The presence of hyper-reflective foci (HF) is related to the level of severity of age-related macular degeneration.
A pilot study has concluded that the presence of hyper-reflective foci (HF) is related to the level of severity of age-related macular degeneration (AMD). Published in the journal Investigative Ophthalmology and Visual Science, the study was conducted by Lebriz Altay, of the Department of Ophthalmology at the University Hospital of Cologne in Germany, and colleagues.
The researchers begin by saying that AMD has a “broad spectrum of phenotypic varieties,” and go on to add that “in recent years, AMD diagnosis was facilitated by the wide use of noninvasive high-resolution spectral domain optical coherence tomography and even different pathologic morphologic features including hyper-reflective foci could be identified.” HF have been associated with both central geographic atrophy (GA) and with fundus photographs (FP).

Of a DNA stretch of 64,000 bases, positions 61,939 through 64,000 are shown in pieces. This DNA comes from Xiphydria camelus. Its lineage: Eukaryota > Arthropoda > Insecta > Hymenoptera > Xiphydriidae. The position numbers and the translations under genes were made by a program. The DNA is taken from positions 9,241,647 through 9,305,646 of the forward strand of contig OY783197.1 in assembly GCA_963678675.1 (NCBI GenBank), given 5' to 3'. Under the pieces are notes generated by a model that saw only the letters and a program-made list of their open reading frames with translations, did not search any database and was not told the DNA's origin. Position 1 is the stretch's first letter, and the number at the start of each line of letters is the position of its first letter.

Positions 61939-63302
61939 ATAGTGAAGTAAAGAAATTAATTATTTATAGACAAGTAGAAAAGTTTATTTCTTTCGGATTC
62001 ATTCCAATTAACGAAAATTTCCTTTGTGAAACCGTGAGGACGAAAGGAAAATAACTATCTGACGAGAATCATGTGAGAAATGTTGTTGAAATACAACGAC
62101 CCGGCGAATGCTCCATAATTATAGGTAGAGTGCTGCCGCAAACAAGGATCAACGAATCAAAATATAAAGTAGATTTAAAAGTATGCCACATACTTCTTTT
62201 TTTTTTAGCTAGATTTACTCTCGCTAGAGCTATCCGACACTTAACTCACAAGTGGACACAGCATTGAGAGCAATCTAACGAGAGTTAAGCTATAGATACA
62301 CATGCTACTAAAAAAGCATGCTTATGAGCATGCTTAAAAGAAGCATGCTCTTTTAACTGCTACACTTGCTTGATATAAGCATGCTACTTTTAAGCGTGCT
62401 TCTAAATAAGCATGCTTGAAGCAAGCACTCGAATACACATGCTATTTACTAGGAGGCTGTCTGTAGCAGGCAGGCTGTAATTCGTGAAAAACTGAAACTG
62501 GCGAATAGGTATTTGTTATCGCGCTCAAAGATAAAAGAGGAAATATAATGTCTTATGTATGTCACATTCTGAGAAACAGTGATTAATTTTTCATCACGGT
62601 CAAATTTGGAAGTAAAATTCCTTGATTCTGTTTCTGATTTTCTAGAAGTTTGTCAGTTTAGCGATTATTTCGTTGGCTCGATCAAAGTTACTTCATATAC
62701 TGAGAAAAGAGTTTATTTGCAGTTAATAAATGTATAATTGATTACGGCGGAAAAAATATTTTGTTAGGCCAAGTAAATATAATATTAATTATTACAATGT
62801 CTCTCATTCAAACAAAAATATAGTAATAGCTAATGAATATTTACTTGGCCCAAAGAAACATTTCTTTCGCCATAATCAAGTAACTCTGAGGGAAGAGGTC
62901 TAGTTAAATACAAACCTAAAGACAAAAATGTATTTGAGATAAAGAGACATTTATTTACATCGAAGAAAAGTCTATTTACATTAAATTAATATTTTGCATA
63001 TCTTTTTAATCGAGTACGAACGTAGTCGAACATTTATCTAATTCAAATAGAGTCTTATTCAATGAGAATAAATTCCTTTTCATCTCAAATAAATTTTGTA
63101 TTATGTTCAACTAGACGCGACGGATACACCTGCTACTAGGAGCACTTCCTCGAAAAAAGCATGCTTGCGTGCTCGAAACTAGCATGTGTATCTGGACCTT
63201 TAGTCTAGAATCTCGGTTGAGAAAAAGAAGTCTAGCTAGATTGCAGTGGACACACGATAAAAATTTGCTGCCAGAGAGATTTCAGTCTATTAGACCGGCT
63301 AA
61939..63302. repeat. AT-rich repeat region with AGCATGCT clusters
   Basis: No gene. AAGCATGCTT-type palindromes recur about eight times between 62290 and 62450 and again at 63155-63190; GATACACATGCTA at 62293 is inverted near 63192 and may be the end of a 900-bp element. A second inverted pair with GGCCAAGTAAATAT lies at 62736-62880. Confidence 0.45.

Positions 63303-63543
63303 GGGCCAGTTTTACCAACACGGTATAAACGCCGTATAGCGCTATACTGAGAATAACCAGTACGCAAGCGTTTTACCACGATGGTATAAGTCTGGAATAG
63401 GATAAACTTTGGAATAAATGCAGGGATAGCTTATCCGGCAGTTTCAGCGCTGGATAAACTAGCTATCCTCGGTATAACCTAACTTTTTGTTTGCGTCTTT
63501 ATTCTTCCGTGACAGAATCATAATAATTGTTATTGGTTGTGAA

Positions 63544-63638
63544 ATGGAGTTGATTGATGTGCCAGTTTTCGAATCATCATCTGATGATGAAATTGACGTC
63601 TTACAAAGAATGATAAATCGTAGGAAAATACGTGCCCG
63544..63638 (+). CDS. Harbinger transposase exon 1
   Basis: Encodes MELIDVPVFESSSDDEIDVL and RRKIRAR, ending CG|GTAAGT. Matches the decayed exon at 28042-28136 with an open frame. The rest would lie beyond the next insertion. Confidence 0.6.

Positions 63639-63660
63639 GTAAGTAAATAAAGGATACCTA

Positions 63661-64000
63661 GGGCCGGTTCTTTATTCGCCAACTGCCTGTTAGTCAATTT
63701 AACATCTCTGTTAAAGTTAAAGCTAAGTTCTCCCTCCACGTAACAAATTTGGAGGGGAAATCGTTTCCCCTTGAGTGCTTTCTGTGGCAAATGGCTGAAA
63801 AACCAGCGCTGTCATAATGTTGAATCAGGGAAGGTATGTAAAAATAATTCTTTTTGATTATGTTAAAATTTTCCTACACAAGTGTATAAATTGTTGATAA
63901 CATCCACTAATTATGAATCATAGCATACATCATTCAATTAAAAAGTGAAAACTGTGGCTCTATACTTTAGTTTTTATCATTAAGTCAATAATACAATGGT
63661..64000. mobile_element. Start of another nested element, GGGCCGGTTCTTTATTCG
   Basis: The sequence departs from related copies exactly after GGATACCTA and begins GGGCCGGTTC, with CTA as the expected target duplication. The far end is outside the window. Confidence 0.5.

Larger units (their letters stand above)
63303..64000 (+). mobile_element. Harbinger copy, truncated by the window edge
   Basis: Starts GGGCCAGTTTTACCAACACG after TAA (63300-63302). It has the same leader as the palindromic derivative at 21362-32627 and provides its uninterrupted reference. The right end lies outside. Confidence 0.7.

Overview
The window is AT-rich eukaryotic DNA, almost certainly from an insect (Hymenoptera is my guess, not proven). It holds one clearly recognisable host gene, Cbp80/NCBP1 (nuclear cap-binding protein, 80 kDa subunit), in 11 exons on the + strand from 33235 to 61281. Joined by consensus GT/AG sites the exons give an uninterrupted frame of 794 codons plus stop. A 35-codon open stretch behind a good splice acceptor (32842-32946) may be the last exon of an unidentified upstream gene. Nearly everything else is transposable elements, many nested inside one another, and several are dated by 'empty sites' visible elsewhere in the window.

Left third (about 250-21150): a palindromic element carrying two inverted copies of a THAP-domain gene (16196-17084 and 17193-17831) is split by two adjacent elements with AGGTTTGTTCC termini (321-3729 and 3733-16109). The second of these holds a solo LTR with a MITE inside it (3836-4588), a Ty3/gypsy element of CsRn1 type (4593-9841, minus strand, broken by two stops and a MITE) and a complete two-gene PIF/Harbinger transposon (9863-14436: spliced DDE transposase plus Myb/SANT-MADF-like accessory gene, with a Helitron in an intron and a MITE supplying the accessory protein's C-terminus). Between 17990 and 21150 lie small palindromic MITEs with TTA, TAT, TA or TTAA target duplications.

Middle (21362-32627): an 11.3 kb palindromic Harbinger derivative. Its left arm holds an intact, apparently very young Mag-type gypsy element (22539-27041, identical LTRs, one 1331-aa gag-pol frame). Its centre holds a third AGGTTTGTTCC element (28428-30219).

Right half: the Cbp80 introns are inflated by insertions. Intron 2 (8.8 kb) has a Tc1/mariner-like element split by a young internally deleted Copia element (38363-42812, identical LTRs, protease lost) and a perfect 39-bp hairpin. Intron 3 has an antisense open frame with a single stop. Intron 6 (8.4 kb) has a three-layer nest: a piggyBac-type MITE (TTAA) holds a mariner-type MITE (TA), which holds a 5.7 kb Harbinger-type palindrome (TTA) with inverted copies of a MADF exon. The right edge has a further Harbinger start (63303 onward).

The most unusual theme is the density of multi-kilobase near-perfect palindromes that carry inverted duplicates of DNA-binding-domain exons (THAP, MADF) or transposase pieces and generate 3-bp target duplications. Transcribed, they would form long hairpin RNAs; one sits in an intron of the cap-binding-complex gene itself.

“The purpose of this study was to analyze associations of HF and AMD severity and known AMD-related genetic risk polymorphisms,” state the researchers. They recruited participants for the study from 2007 through 2014 from two studies. There were 518 subjects.
The researchers report that they “found a strong association between HF and intermediate AMD in our cohort.” They go on to say, “Furthermore, the data suggested an association of genetic variants in the genes ARMS2/HTR1, CHF, APOE, and VEGFA genes with the presence of HF.”
There were several limitations to this study, including the fact that a limited number, just 63 out of the total 518, had HF. The researchers say, “Nevertheless, this is a pilot study to evaluate the association of HF with AMD risk alleles,” adding, “Thus, our results are suggestive and should be validated in an independent cohort.”
They conclude by suggesting further studies to investigate the relationships between various “polymorphisms, inflammatory cells and the HF phenotype.”